Should the Product Owner prioritize the backlog side-by-side with the customer?
Must this step be done during the Sprint Planning Meeting, or could it be done before the meeting?
Is the meeting restricted only to the Product Owner and the Team?

4 Answers 4


There are plenty of ways to prioritise the backlog.

Firstly, the customer is not always the product owner - the product owner might be representing a number of stakeholders including multiple customers, or people with a longer term view. The product owner really needs to understand all needs and come up with the best way of prioritising.

So then, first and foremost the first rule should be: do what is most important/highest impact first. In real terms as there is always too much work to do, I ask the golden question "does this really need to happen or can it wait". Make sure there is a real objective to every requirement - don't get fooled into thinking something is important unless it can be justified.

The next thing is to think about risk - make sure you have a balanced portfolio of items - things you know are low risk and therefore are going to be done plus a few high risk items (which are probably some of the most important) that you want to get done. Do not have a release full of high risk items for obvious reasons (risk being defined as things which include unknowns/technical or logistical challenges).

Finally, you can do things like quantify the value or impact of work. There are some good books on Agile Estimating and Planning - see Part 3 of Mike Cohn's book on planning for desirability http://www.mountaingoatsoftware.com/books/1-agile-estimating-and-planning


There is no single universal way of prioritizing backlog. Much depends on the way team works and on the customer, e.g. how often they change requirements.

Generally the closer you follow standard (by-the-book) model, the closer you will be to the following solution:

  1. High-level prioritization on coarse-grained features is done at the beginning of the project. It is often done when discussing with the customer which features are must-haves and which are nice-to-haves. It should be done with customer if possible. Otherwise you'd be guessing what is really important and what isn't.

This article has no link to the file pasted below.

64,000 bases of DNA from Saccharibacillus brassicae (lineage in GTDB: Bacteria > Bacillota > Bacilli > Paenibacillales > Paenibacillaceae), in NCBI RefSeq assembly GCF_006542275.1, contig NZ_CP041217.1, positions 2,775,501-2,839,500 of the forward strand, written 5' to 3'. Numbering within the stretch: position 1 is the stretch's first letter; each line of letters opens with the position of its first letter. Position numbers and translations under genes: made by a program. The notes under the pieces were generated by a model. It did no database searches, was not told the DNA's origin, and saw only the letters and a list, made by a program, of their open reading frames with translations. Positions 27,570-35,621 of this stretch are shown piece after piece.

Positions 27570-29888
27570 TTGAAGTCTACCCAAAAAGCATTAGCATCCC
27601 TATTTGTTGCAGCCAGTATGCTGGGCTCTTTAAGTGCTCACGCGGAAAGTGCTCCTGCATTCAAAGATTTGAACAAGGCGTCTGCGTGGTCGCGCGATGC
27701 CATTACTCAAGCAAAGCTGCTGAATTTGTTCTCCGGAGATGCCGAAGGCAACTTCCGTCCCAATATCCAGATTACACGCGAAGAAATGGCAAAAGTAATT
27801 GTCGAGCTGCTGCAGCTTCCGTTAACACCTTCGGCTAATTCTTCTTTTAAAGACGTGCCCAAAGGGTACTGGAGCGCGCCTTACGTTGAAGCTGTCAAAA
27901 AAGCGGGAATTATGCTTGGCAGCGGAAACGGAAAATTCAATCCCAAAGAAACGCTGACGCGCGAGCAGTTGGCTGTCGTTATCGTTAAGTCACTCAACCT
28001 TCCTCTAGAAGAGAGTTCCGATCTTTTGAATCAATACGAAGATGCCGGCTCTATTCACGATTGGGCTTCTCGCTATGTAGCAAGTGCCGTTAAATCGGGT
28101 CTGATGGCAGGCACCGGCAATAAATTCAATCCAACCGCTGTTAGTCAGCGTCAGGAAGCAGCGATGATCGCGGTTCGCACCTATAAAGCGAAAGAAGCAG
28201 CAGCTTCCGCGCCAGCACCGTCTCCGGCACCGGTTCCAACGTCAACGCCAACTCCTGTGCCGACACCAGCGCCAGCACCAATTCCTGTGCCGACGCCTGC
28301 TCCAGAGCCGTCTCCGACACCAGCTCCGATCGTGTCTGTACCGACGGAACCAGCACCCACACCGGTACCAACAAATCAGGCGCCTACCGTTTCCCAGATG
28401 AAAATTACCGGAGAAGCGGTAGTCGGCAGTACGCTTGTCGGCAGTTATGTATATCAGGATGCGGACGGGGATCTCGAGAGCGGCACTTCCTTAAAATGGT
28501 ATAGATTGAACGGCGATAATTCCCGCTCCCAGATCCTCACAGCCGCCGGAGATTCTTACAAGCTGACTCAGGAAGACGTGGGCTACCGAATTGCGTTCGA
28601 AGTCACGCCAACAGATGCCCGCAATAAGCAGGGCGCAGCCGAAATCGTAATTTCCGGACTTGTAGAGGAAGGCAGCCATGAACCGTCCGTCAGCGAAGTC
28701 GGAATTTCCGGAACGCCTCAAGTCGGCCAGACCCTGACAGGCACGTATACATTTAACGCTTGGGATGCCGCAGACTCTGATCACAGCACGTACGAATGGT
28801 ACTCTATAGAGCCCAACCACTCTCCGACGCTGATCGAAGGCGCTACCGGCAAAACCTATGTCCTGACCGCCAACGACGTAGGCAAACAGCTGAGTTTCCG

2. Then before every sprint remaining backlog should be prioritized on fine-grain level. It doesn't really matter whether PO makes it just before the sprint or during the previous one. The important thing is that the team should know their priorities for the next iteration. Ideally this prioritization is done with the customer but when general plan is approved by the customer and it doesn't change much Product Owner can make their own calls basing on their knowledge.

If you work in environment where requirements are changing very rapidly you may consider constant re-prioritization which is basically what happens when you deal with Kanban backlog. In this case PO prioritizes features every time when anything changes.

  • thanks pawelbrodzinski, so as I understand, at fine-grained level the backlog contains both customer requests and internal ones (something to be refactored for example) and the PO prioritizes them according to customer expectations but also considering development opportunity, needs. Feb 16, 2011 at 14:36
  • Depends on a specific approach, but generally yes, you can put in the backlog both features for customer and things you want to do for internal reasons. Feb 20, 2011 at 19:15

The Product Owner and the Customer should be the same person. The project manager should be the person going through the detail, working out resource allocation and tracking progress (using whatever tools are available). The Product Owner is the person responsible for a.) describing at a high level what the requirements are, and b.) prioritising the list of features that come of the list of requirements.